Baby Boomers Snarfing Adderall Like Its Cocaine

Photo:  FtWashGuy (CC)

Photo: FtWashGuy (CC)

High school and college kids have been complaining about shortages of their favorite “study” drugs Ritalin and Adderall over the last couple of years; was the shortage really because the baby boomers decided they could use a little more “focus” too? Sandy Hingston suggests they may be the new drugs of choice for her generation, writing in PhillyMag:

It’s been 25 years since I last ingested an illegal substance. In all that time, I haven’t gotten so much as a parking ticket. I raised two kids—one an Eagle Scout, the other Phi Beta Kappa. I was a Girl Scout leader and a Touchdown Club mom. I stayed married to the same man.

The capsule is orange on the bottom, clear on the top. The pellets inside are dead ringers for the sprinkles I put on Christmas cookies. I set the capsule on my tongue, take a sip from a water bottle. “That’s that,” I say, and sit down at my kitchen table to wait.

The capsule is Adderall XR, the extended-release version of a drug currently prescribed to some four million American kids between the ages of four and 17 for attention deficit hyperactivity disorder. It contains amphetamine salts that stop transporters within cells from clearing dopamine away, thus preventing its reuptake and leaving it puddled in the synaptic gap. Dopamine is a hormone that affects the brain’s experiences of reward and pleasure; heightened levels are thought to increase one’s ability to focus and concentrate. Cocaine also inhibits the reuptake of dopamine.

Twenty-five years ago, coke was my favorite drug.

I’m not expecting Adderall to be anything like coke, though. After all, millions of parents give this to their children every day. And lately, millions more young adults take it—in 2011, 14 million monthly Adderall prescriptions were written for Americans ages 20 to 39, two and a half times more than just four years ago. Beyond that, as many as 35 percent of all college students use Adderall or its cousins, like Ritalin and Vyvanse, illegally. They’re not taking these drugs for kicks, the way we used to do coke. They’re using them as study aids—to help them plow through textbooks, cram for exams, stay up all night writing term papers.

As the drug begins to take effect, though—and it doesn’t take long—I experience the onset of … well, the word that comes to mind is “euphoria.” The sunlight through my kitchen windows seems brighter. The lilies-of-the-valley in the jar in front of me smell sweeter. I laugh at the sensation, and my laughter makes me laugh again.

Then I laugh even louder as the realization hits me: Study aids, my ass. The little shits are getting high….

[continues at PhillyMag]

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  • Adamas Macalz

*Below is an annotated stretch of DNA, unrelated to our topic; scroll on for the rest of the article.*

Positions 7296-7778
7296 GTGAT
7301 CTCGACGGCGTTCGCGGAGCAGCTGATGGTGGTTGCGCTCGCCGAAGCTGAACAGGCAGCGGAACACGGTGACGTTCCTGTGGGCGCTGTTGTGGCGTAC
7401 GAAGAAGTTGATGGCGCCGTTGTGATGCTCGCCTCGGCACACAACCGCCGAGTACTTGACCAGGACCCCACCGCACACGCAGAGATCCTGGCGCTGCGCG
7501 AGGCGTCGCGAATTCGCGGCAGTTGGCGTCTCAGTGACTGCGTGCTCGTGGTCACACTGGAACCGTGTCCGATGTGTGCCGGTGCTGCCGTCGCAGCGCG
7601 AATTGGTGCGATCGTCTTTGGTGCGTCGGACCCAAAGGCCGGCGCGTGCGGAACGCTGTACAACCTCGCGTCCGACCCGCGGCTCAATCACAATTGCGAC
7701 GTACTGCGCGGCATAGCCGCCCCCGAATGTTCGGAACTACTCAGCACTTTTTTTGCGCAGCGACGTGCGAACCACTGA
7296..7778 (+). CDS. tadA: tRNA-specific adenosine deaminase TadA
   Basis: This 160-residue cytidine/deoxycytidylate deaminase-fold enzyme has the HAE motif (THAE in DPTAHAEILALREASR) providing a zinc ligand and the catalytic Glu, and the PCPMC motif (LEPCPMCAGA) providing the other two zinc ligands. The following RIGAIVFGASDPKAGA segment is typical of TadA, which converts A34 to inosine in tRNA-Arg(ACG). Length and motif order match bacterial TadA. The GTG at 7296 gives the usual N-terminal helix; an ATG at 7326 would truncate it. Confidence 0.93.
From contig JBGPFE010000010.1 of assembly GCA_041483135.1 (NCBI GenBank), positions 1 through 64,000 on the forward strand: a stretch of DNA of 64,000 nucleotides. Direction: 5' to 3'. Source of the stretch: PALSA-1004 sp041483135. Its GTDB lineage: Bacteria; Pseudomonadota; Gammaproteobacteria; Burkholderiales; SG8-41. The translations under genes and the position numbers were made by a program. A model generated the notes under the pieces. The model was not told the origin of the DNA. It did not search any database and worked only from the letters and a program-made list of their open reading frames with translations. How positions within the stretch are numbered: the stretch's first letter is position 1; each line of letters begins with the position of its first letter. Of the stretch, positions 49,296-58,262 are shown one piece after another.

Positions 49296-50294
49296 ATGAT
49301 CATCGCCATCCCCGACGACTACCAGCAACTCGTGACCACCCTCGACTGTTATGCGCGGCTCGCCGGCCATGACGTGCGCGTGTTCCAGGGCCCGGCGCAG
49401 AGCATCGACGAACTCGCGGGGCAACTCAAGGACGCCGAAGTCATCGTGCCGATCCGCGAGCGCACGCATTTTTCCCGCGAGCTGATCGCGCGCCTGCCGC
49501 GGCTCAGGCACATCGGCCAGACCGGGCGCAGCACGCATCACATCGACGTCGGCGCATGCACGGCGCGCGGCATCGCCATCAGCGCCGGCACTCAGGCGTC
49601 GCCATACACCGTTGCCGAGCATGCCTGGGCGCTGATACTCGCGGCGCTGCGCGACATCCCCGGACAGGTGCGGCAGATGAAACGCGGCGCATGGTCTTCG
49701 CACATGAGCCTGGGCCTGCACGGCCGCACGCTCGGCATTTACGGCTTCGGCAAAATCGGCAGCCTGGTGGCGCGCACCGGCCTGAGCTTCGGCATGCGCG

I took this all throughout school… it definitely improves focus, as I can’t single task for shit on my own, outside of certain types of activities or something I have developed an obsession with. The downside is the emotional effect… I was diagnosed with bipolar at one point, but I think it was more of a blunted sense of empathy(which still effects me to a lesser extent without the medication)than mood swings. I can’t really blame that on the medication but I do think the meds simply magnified a preexisting problem.

  • Lookinfor Buford

    Yes, amphetamine addiction is fer real.

  • Ittabena

    A friend offered me one to help me clean my house once. Knowing what it was used for I didn’t want any part of it.

  • mannyfurious

    I took an an Adderall once in college because some girl told me we’d be able to fuck for like 8 hours. Obviously, that claim turned out not to be true, but it was a pretty decent little buzz–like, literally, a “buzz,” a shot of energy and happiness. I could see how people could get hooked on it pretty easily, so I never went out of my way to take one again.

  • Tchoutoye

    …a drug currently prescribed to some four million American kids between the ages of four and 17… The little shits are getting high

    Someone (like Harmony Korine) should make a move called “I Was a Kindergarten Dope Fiend”.

  • Reuben_the_Red

    Rich people have their legal prescription speed, everyone else gets strung out on black market [/Mexican] tweak and get branded as criminals for the rest of their lives if they’re ever caught.

    I don’t see any problems with that. Seems fair enough.

  • LudusVan

    I don’t know if I’ve been doing it wrong, but I’ve been taking ADD meds for years, and they don’t seem to do shit for me.

  • jnana

    what goes up…

  • Deteis

    I’ve done both Adderall (TM) and Cocaine and I must attest that Adderall produced both a far more powerful high and a far more unpleasant one.

    • alizardx

      If you try illegal amphetamines, you’ll be reminded unpleasantly of Adderall. This may have something to do with the fact that the ingredients of Adderall are “amphetamines and amphetamine salts” (via RXlist).

  • Luis Alfredo Giraldo

    You cant snort adderall XR and get high, you can however snort ritalin and get high because ritallin is meant to work as soon as it hits the system while adderall xr was formulated to last longer by slowly being absorbed you can however take more and get high that way….And now you know kids and knowing is half the battle

    • Noah_Nine

      oh yes you can…. where there’s a will there’s a way….

  • alizardx

    One would think Boomers would remember a 60s slogan “speed kills”.

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